Love letters from the front line

12 May 2015

By Pan Macmillan

Wilfrid Cove enlisted in 1916, leaving behind his wife and two young daughters in the family home in Harrow in Middlesex. That they were a loving family is very apparent from the collection of letters left behind. Alongside Wilfrid’s letters to Ethel are preserved those he wrote to his eldest daughter, Marjorie, and hers to him in return, which she had decorated with drawings of fairies. In the letter to Ethel in the link below, he tries to convey something of his experiences to her; he really wants her to see what he can see. His description of the battlefield is intricate and affecting – and then, in one great leap, he rounds off his letter with a lightness of touch and a word of thanks for the ‘excellent sausage rolls’. The contrast seems strange and a little amusing perhaps, but how else is he to cope with what is happening to him if not to attempt a return to normality once in a while?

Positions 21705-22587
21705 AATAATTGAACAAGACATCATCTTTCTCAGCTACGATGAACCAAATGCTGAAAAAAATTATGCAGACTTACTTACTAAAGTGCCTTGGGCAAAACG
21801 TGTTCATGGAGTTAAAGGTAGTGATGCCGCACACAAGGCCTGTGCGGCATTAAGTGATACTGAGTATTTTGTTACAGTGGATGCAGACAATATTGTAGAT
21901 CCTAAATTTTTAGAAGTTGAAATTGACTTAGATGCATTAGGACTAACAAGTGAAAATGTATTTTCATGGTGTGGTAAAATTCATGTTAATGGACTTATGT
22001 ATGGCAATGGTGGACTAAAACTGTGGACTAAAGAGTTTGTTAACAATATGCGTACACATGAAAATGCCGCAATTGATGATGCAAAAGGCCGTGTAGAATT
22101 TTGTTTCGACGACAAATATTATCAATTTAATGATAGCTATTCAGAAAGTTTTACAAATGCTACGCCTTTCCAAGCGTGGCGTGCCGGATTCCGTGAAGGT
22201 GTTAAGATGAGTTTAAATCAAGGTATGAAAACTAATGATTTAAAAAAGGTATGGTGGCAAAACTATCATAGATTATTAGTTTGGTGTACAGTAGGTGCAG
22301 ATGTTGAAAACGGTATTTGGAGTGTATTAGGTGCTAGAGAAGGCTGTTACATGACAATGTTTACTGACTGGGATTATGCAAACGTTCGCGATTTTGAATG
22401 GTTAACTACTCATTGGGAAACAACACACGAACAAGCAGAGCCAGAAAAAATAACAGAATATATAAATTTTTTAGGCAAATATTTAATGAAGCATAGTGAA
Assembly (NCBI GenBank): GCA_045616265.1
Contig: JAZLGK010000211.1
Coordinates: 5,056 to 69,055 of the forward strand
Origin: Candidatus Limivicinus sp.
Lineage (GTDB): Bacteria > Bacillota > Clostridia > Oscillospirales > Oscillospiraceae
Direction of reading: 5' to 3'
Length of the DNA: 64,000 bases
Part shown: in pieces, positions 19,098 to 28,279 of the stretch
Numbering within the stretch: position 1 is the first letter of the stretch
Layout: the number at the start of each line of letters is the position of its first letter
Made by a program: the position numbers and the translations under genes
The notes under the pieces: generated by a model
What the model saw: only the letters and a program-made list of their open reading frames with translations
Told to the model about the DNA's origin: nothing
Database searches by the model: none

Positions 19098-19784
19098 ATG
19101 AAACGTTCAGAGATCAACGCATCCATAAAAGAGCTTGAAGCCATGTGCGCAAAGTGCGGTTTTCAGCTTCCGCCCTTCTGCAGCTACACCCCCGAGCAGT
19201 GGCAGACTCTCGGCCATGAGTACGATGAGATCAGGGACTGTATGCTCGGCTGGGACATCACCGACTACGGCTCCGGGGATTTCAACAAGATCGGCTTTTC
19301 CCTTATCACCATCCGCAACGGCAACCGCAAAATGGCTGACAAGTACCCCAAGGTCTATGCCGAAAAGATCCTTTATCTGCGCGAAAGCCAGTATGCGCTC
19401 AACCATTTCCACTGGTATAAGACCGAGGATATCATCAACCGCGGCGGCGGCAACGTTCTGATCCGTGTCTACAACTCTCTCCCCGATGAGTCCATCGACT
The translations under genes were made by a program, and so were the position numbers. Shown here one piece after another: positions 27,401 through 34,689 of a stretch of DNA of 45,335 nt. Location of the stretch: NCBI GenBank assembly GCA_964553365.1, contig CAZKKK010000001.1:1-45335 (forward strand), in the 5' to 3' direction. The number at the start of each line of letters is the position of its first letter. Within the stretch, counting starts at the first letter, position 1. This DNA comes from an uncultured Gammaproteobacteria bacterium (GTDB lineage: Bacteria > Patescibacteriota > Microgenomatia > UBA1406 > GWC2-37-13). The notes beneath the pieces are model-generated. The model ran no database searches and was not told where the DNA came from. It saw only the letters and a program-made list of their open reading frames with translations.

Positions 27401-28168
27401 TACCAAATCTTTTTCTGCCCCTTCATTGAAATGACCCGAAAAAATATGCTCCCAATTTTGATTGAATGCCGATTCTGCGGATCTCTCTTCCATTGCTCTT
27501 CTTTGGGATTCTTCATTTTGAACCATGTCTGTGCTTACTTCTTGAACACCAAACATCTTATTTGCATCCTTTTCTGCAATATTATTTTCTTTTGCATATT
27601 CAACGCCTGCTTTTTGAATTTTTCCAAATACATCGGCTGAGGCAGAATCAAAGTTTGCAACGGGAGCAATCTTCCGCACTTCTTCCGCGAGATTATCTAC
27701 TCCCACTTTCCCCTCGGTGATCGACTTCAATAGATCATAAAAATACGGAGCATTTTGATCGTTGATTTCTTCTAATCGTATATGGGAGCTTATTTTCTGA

-Mandy Kirkby

Read Gunner Wilfrid Cove's letters

Copyright Liddle Collection. Reproduced with the permission of Leeds University Library.
 

Cove daughters. Liddle Collection. Reproduced with the permission of Leeds University Library

Wilfrid kept this photograph of his daughters, along with the letter from Marjorie included in the extract, close to his heart. They were both found in his breast pocket when he was killed in 1917.
 
Cove drawing. Liddle Collection. Reproduced with the permission of Leeds University Library
 
One of Marjorie’s pretty letters.
 

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